Understanding Speech Delays
Our experts break down the facts on common speech delays in children.
Although we often think of speech and language as one and the same, they are actually different entities. "Speech is the formation of the sounds of a language, the way in which words are formed and is a vehicle for language or thought," explains Penny Glass, Ph.D., a developmental psychologist and director of the Child Development Program in the Division of Behavioral Medicine, Department of Psychiatry and Behavioral Sciences at Children's National Medical Center in Washington, D.C. Language also includes important nonverbal ways of communicating, such as eye contact and pointing to get an adult's attention.
Kids may not always have speech delays along with language delays. A child with a language problem may have crystal-clear speech, and one with a speech impediment may have great comprehension. "The primary question should be, Is the child making an effort to communicate?" Dr. Glass says. If the answer is yes, this is much less likely to be a developmental disability.
Speech development begins with a new assortment of coos and babbles when a baby is about 9 months old. Infants begin to string together sounds and practice intonation by putting sounds such as "ma-ma," "ba-ba," and "da-da" together. But they usually don't quite know what they're saying. "If a child can just say 'ma-ma', you don't know what she means," Dr. Glass explains. "But if someone says 'Where's ma-ma?' and points to you and actually looks at you, then she's learning to understand the meaning of the word."
At 12 to 15 months, the variety of speech sounds increases and children may begin to practice their sounds, which begin to take the shape of words or word approximations. They are also able to understand routine requests such as putting something in the trash and they love to carry out such "errands." Between 18 and 24 months, they may combine a word and gesture to request something, begin to imitate a two-word phrase, and, after lots of practice, point to pictures in a book when the picture is named. By age 2, a child should have a 50-word vocabulary and should use these words to form two-word sentences. By this age children can also follow a two-step direction ("Please pick up the cup and give it to your sister").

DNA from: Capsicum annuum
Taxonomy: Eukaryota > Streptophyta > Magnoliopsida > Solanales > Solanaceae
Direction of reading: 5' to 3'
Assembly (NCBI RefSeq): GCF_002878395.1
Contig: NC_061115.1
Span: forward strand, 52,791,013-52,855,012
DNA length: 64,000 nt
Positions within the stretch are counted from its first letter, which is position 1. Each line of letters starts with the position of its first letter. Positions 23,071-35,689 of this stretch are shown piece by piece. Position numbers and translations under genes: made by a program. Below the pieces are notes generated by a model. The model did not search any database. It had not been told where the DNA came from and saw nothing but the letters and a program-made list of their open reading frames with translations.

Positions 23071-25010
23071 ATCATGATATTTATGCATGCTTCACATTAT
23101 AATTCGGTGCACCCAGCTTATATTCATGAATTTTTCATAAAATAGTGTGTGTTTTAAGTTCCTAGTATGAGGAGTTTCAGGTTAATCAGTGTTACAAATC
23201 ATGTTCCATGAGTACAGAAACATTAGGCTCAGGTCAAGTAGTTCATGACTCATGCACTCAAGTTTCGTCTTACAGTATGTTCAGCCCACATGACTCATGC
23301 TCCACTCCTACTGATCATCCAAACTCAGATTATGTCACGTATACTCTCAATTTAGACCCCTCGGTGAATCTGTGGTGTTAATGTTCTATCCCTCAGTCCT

The biggest boost in vocabulary takes place between the ages of 2 and 3. The child can comprehend descriptive concepts, especially words like big, and use more complex sentences. Toddler sentence structures correspond to ages. A 2-year-old should begin to combine two words in a sentence; a 3-year-old, three words; and so on. Parents should be able to understand about half of their child's speech when the child is 2 years old and about three-quarters by 3 years.
There may be a specific reason why a child doesn't understand language or can't produce speech. All newborns have their hearing screened before hospital discharge, but screening is not perfect and some hearing loss is progressive. In an otherwise quiet environment and without visual distractions, even a young infant should show a behavioral response to her parent's voice or another pleasant sound. If you're in doubt, ask your pediatrician to check your child's middle ear function for unwanted fluid and to retest your child's hearing. The same goes for children who can't imitate sounds, Dr. Glass says. As they get older, these children will have trouble with speech. Early and proper treatment is essential.
If you suspect a language or speech delay, focus first on receptive language, Dr. Glass says. You can enforce this with repetition. For example, before you show your infant his bottle, you should say the word. You can then present the bottle and say the word, and you should repeat the word as your child takes the bottle. It's a conditioning procedure. This technique is most effective when you're using specific words with common daily events while your baby experiences them, such as mealtimes, bath, bedtime, and being picked up. If your child comprehends appropriately, he'll show signs that he understands by looking at an object, smiling, or interacting. "I find that kids who understand language but are not producing it can learn expressive language," says William Levinson, M.D., a developmental pediatrician at Children's and Women's Physicians of Westchester in Valhalla, New York. If a child understands words, with speech therapy he will eventually be able to express himself with words.
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